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2.
JMIR Res Protoc ; 11(1): e29892, 2022 Jan 25.
Article in English | MEDLINE | ID: covidwho-1649492

ABSTRACT

BACKGROUND: The novel coronavirus has a high mortality rate (over 1% for patients older than 50 years). This can only be partially ascribed to other comorbidities. A possible explanation is a factor that assures a prompt response to SARS-CoV-2 in younger people, independent from the novelty of the virus itself. A factor is believed to stimulate the immune system and provide immunity against more antigens. The only external stimulation received by healthy people is vaccination (eg, the diphtheria, tetanus, and pertussis [DTP] vaccine). One hypothesis is that vaccination helps develop specific immunity but generates sprouting immunity against antigens in transit. The underlying immunological phenomena are the "bystander effect" and "trained immunity." The developed immunity gives protection for years until it naturally fades out. After the fifth decade of life, the immune system is almost incompetent when a viral infection occurs, and thus, at this stage, the novel coronavirus can enter the body and cause acute respiratory distress syndrome. OBJECTIVE: The initial aim is to demonstrate that blood monocytes and natural killer cells show overpowering hyperactivity, while CD4+ and CD8+ T cells experience impediments to their defensive functions in patients with severe SARS-CoV-2 infection. The secondary objectives are to correlate clinical data and vaccination history with laboratory immune patterns in order to identify protective factors. Subsequently, we are also interested in characterizing the phenotypes and state of the degree of activation of peripheral blood mononuclear cells, including monocytes, natural killer cells, and CD4+ and CD8+ T cells, in healthy subjects vaccinated with the Pfizer vaccine. METHODS: Data will be collected using the following 3 approaches: (1) an experimental analysis to study the innate immune response and to identify genetic profiles; (2) an epidemiological analysis to identify the patients' vaccination history; and (3) a clinical analysis to detect the immunological profile. RESULTS: The protocol was approved by the Ethics Committee on April 16, 2020, and the study started on April 27, 2020. As of February 2021, enrollment has been completed. Immunological analysis is ongoing, and we expect to complete this analysis by December 2022. CONCLUSIONS: We will recognize different populations of patients, each one with a specific immunological pattern in terms of cytokines, soluble factor serum levels, and immune cell activity. Anamnestic data, such as preceding vaccinations and comorbidities, biochemical findings like lymphocyte immunophenotyping, and pre-existing persistent cytomegalovirus infection, allow depicting the risk profile of severe COVID-19. Proof of the roles of these immunological phenomena in the development of COVID-19 can be the basis for the implementation of therapeutic immunomodulatory treatments. TRIAL REGISTRATION: ClinicalTrials.gov NCT04375176; https://clinicaltrials.gov/ct2/show/NCT04375176. INTERNATIONAL REGISTERED REPORT IDENTIFIER (IRRID): DERR1-10.2196/29892.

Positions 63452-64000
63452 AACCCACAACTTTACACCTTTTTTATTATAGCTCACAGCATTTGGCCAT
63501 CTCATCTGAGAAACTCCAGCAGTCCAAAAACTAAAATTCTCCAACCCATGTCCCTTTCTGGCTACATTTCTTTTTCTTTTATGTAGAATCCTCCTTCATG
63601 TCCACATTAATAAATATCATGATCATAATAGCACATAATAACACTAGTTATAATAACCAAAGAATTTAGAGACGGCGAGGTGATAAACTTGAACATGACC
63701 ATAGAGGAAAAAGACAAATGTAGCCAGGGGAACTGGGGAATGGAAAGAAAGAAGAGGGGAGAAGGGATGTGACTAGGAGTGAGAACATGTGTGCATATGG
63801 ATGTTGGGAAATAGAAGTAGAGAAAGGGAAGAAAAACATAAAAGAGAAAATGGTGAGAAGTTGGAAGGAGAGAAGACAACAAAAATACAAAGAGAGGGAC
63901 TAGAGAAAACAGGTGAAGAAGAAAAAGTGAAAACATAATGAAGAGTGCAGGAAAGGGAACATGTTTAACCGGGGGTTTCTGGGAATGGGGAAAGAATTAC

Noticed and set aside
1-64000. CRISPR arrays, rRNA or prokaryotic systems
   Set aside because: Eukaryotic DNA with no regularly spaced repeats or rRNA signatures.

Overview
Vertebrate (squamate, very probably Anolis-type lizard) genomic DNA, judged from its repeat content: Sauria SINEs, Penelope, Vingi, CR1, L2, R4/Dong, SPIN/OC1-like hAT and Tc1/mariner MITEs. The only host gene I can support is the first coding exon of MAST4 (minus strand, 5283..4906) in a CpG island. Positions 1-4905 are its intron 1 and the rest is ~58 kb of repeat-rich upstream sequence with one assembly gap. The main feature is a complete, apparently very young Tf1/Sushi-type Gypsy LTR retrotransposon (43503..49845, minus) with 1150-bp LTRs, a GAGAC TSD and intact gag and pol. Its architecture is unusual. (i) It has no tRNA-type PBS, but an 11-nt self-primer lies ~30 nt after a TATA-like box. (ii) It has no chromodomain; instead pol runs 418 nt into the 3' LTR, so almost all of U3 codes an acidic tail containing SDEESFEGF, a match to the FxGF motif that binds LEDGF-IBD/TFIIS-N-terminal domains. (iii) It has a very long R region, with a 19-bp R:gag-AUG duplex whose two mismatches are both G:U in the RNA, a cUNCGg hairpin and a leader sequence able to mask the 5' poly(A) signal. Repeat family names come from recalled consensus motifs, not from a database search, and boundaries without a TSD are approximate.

3.
Intern Emerg Med ; 17(4): 1013-1021, 2022 Jun.
Article in English | MEDLINE | ID: covidwho-1597039

ABSTRACT

COVID-19 infection causes respiratory pathology with severe interstitial pneumonia and extra-pulmonary complications; in particular, it may predispose to thromboembolic disease. The current guidelines recommend the use of thromboprophylaxis in patients with COVID-19, however, the optimal heparin dosage treatment is not well-established. We conducted a multicentre, Italian, retrospective, observational study on COVID-19 patients admitted to ordinary wards, to describe clinical characteristic of patients at admission, bleeding and thrombotic events occurring during hospital stay. The strategies used for thromboprophylaxis and its role on patient outcome were, also, described. 1091 patients hospitalized were included in the START-COVID-19 Register. During hospital stay, 769 (70.7%) patients were treated with antithrombotic drugs: low molecular weight heparin (the great majority enoxaparin), fondaparinux, or unfractioned heparin. These patients were more frequently affected by comorbidities, such as hypertension, atrial fibrillation, previous thromboembolism, neurological disease, and cancer with respect to patients who did not receive thromboprophylaxis. During hospital stay, 1.2% patients had a major bleeding event. All patients were treated with antithrombotic drugs; 5.4%, had venous thromboembolism [30.5% deep vein thrombosis (DVT), 66.1% pulmonary embolism (PE), and 3.4% patients had DVT + PE]. In our cohort the mortality rate was 18.3%. Heparin use was independently associated with survival in patients aged ≥ 59 years at multivariable analysis. We confirmed the high mortality rate of COVID-19 in hospitalized patients in ordinary wards. Treatment with antithrombotic drugs is significantly associated with a reduction of mortality rates especially in patients older than 59 years.